When Turkey had the highest number of coronavirus cases outside of Europe and the US in April, there were fears its health system could be overwhelmed and its death rate could rocket.
But more than a month later, Turkey is proclaiming that the pandemic has been contained, trumpeting a mortality rate of just 2.8 percent — lower than neighbours Greece (six percent), Iran (5.4) and Iraq (3.5).
Officials claim the success is thanks to robust health infrastructure and a young population — the median age in Turkey is 32.4 compared with 43.1 in the European Union.
Health Minister Fahrettin Koca has further boasted of the spare capacity in institutions, claiming on May 18 that intensive care units were less than 60 percent full and hospitals more than 60 percent empty.
For Koca, this was proof that the system was coping with the outbreak.
However, some health experts are reserving judgement.
Dcotor Kayihan Pala, a member of the Turkish Medical Association’s COVID-19 group, said more transparency was needed around the figures.
Turkey had begun well, he said, but had failed to follow all the World Health Organization’s reporting standards.
The country’s official death toll, for example, includes only those who had tested positive for the virus.
Officials have frequently boasted about health investment since President Recep Tayyip Erdogan’s AKP came to power in 2002.
Before the pandemic, Erdogan could be seen grandstanding at the openings of city hospitals, including what has been dubbed Europe’s largest in the capital Ankara last year.
Hospitals have undergone a “structural transformation” over the past 20 years, said Cevdet Erdol, rector of the Health Sciences University and a former AKP lawmaker.
“These city hospitals have rooms for one, maximum two, people,” he told AFP, saying they could be turned into isolated spaces for virus patients.
Erdol said the country had also made strides in domestic production of health equipment, adding: “When Turkey was in need, we produced ventilators within a month.”
With confidence in the system riding high, Turkey began to send locally produced personal protective equipment (PPE) to other countries, engaging in what became known as “mask diplomacy”.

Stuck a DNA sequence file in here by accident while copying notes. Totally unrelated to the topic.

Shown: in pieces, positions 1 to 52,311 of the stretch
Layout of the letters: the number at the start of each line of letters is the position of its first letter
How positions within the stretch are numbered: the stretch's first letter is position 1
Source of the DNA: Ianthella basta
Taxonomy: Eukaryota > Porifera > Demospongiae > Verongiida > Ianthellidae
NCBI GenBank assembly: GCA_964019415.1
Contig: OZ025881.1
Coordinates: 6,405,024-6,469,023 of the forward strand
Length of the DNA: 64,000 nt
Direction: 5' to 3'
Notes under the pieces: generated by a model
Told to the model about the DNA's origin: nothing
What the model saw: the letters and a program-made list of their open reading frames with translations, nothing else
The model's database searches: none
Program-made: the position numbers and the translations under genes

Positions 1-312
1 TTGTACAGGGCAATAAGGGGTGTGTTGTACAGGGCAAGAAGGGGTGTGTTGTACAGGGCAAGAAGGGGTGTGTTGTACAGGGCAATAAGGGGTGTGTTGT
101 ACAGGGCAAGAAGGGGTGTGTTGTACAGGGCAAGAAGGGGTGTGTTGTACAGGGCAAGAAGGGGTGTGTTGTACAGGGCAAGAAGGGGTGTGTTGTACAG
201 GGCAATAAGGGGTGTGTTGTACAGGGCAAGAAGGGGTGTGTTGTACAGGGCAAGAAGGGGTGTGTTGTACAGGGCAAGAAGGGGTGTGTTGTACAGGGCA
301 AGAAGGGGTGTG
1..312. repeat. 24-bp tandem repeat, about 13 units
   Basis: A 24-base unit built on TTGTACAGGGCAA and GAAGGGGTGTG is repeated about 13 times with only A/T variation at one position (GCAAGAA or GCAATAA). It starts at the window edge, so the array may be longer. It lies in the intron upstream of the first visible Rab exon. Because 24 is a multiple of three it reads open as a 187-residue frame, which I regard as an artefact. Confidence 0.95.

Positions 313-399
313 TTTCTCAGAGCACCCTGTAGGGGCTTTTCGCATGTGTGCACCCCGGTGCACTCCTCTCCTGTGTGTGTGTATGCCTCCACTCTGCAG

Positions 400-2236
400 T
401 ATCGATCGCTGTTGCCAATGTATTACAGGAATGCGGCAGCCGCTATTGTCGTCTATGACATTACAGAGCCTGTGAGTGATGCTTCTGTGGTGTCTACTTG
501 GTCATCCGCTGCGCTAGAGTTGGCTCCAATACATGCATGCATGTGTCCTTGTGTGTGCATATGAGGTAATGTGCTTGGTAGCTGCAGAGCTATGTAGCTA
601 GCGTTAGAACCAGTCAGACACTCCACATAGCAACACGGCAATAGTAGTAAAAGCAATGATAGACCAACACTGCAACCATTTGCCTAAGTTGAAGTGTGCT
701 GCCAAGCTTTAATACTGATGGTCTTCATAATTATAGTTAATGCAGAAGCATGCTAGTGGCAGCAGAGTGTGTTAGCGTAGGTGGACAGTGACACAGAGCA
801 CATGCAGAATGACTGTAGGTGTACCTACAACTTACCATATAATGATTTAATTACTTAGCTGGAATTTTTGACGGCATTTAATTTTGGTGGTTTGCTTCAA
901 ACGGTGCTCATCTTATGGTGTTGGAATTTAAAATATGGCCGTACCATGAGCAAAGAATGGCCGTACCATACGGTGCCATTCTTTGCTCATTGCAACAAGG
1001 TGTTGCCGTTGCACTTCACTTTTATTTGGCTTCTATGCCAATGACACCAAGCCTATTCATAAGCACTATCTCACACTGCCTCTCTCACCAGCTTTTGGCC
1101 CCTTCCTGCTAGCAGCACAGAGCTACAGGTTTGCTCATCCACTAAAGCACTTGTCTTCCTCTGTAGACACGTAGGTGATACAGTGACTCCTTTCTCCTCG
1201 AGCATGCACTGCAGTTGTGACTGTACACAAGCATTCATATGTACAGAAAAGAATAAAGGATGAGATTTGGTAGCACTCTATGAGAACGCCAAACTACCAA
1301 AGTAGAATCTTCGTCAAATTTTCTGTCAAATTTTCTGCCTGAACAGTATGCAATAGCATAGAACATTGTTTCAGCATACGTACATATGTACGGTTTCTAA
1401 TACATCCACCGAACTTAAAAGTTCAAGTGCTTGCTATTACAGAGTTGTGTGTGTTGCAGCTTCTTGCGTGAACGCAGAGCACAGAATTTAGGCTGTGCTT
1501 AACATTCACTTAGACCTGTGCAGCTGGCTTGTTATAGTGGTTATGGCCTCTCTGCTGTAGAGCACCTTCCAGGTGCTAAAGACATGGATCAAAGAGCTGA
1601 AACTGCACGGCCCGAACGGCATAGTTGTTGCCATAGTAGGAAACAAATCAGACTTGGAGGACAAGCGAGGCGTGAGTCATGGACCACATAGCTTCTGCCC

Officials have continued to trot out reams of impressive-sounding figures — just 4,400 virus deaths, far fewer than countries with smaller populations such as the Netherlands and Belgium.
The reproduction number was down to 0.72, according to the health minister last week, meaning the virus was no longer increasing its spread.
Erdogan’s communications chief Fahrettin Altun tweeted that the “pandemic has been contained”.
But Pala is unimpressed.
He accused the government of failing to provide enough protective equipment for Turkish health workers at the start of the crisis.
And he warned against triumphalism when a second wave of infections was still possible.
“I don’t find it appropriate to declare a narrative of victory or not from a phenomenon where this many people have died,” he told AFP.
Working through pandemic
Pala is not the only one to find fault with the government’s handling of the crisis.
Erdogan was widely accused of prioritising the economy when he refused to impose the kind of restrictions that saw people shut in their homes for weeks in countries like France and Spain.
And his government’s authority was damaged when officials botched the announcement of a curfew in April, giving just two hours notice and causing hundreds of thousands to rush to buy groceries.
There was also criticism for allowing people to go on pilgrimage to Mecca in Saudi Arabia and then failing to quarantine them in time.
And without a full lockdown, some Turks — particularly in the construction industry — continued going to work, putting their lives and families at risk.
The Confederation of Progressive Trade Unions (DISK) last month said their members were three times more likely to be infected than the rest of the population.